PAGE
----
A Travellerspoint blog

Egypt

Hey Tourist!!!

Being a tourist in Egypt

It is sad that the largest industry in Egypt is tourism, yet, to be a tourist in Egypt is one of the most frustrating experiences. In all of our travels Egypt wins the prize for “The Worst Place to Visit.” Egypt is so backwards from our understanding of tourism that for example you don’t hail a taxi when you want one… every taxi that passes by will hail you! “Salem” is a form of saying hello in Egypt, the literal translation is peace. Sadly, this is the last thing that you will find in Egypt.

Here is a list of a couple of things that might make you chuckle, but when they occur more than 10 times per day, well, let’s just say they have a huge potential to bring out the worst in even the nicest of people.

1. “My friend, take my fast boat, you know the price? – Just 5 pounds.”
TRANSLATION: The ferry is safe, reliable and only 1 pound per person. You should instead pay me 5 times as much to take my poorly maintained boat to one of my island shops on the way.

2. “Looking is free, no hassle!”
TRANSLATION: Come into my shop so I can point out every item in the shop to you and make you feel really uncomfortable when leaving without paying anything.

3. “Hello my friend, where are you from?!”
TRANSLATION: For the next 5 minutes I will walk next to you in an attempt to sell you something that you probably aren’t interested in.

4. “Hey, Cassanova, two wives!!”
TRANSLATION: A man is walking next to two females, thus he must have two wives because it is unheard of to have any other kind of relations with a female.

5. “Hello, Money?!”
TRANSLATION: This is a young child who only knows two words, and practices them on every tourist.

6. “What are you looking for?”
TRANSLATION: I can help direct you away from your point of interest and into my shop for a small fee.

Traveling in Egypt on our own definitely put our patience to the biggest test yet and was quite exhausting. We would imagine that being on an organized tour would be a much different experience than exploring the streets alone, but then you’d miss out on all the free heckling!!
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Posted by Robin-and-Kevin 00:06 Archived in Egypt Comments (0)

Luxor, Egypt

Exploring in Egypt

sunny 85 °F

When visiting the ancient tombs on the West Bank of the Nile, we first to Hatshepsut's Temple and then hiked over the Theban hills into the Valley of the Kings. The hike was probably the best part of the whole day as from the top you could see on one side the Nile and its green fertile bank receding into stark yellow dessert, and on the other side a full few looking down into the Valley of the Kings.
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All of the tombs we visited were very impressive. It is amazing the effort that the ancient Egyptians went to conceal their deceased and bury them with all their riches. One of the visitor’s centers had a great 3D perspective model of the hills and how the enclosed tombs snaked around. Most impressive was watching the sun set against the huge pavilion walls at Medinet Habu. The architecture of these massive walls encircled with huge columns were built to last multiple lifetimes.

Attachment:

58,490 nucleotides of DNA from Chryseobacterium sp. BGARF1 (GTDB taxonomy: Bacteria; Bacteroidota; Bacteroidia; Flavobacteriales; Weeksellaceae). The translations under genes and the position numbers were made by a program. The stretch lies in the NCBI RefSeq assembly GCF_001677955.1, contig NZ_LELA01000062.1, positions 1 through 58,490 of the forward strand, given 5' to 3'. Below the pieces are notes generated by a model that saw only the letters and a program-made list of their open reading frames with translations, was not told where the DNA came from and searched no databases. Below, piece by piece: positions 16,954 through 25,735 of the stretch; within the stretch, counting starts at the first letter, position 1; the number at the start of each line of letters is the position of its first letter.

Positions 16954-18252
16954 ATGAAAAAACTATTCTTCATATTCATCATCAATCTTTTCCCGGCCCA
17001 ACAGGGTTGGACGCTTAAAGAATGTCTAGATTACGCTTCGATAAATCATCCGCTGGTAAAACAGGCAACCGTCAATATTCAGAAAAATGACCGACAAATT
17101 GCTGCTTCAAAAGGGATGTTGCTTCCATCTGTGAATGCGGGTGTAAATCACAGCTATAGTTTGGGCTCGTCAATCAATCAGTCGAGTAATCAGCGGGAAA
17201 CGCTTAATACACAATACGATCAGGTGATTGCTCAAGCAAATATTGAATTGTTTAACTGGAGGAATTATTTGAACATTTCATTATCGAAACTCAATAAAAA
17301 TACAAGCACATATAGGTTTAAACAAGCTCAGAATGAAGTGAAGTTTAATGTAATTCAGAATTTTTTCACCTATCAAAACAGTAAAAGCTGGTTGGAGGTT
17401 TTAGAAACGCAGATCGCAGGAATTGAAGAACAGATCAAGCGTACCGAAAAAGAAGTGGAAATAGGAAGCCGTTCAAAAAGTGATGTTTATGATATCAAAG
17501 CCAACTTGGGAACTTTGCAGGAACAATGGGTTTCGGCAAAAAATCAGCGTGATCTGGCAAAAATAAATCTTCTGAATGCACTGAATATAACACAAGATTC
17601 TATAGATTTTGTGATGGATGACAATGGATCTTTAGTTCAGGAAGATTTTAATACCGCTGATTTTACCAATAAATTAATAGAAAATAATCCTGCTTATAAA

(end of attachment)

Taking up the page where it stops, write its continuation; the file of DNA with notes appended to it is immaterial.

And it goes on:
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We sampled some of the local delicacies including stuffed pigeon, but were more impressed with how green the fava bean falafels were!
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Luxor has a fun network of mini bus routes that go all around the city. We hoped on the blue route out to Karnak Temple where there were so many different things to do and see including the tallest surviving ancient obelisk on Earth and three amazingly life like statues!
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We also spent a day outside of the tourist sites riding bikes through the countryside where most children would run behind us with huge smiles. The highlight was having what seemed like an entire school of 30-40 kids swarming us from all sides. The low point was getting harassed by some older kids for backsheesh and having rocks thrown at us when we refused. For anyone who thinks they have it bad with traffic, take a look at this video of us crossing an intersection for a different perspective:

Posted by Robin-and-Kevin 00:05 Archived in Egypt Comments (1)

Aswan and Abu Simbel, Egypt

Ancient Nubian Temples

sunny 85 °F

In Aswan, the Nubian museum was worth a visit to see in detail how large of an effort was undertaken by UNESCO to preserve around 28 historical sites along the Nile River, that would have been flooded with the building of the High Dam. The amount of effort that went into moving these temples was almost as spectacular as the temples themselves! The town is small and easily walkable and while exploring it seemed like the town found us. Small children came out of the woodwork to follow us around, and construction workers invited us up to the rafters to bang in some nails.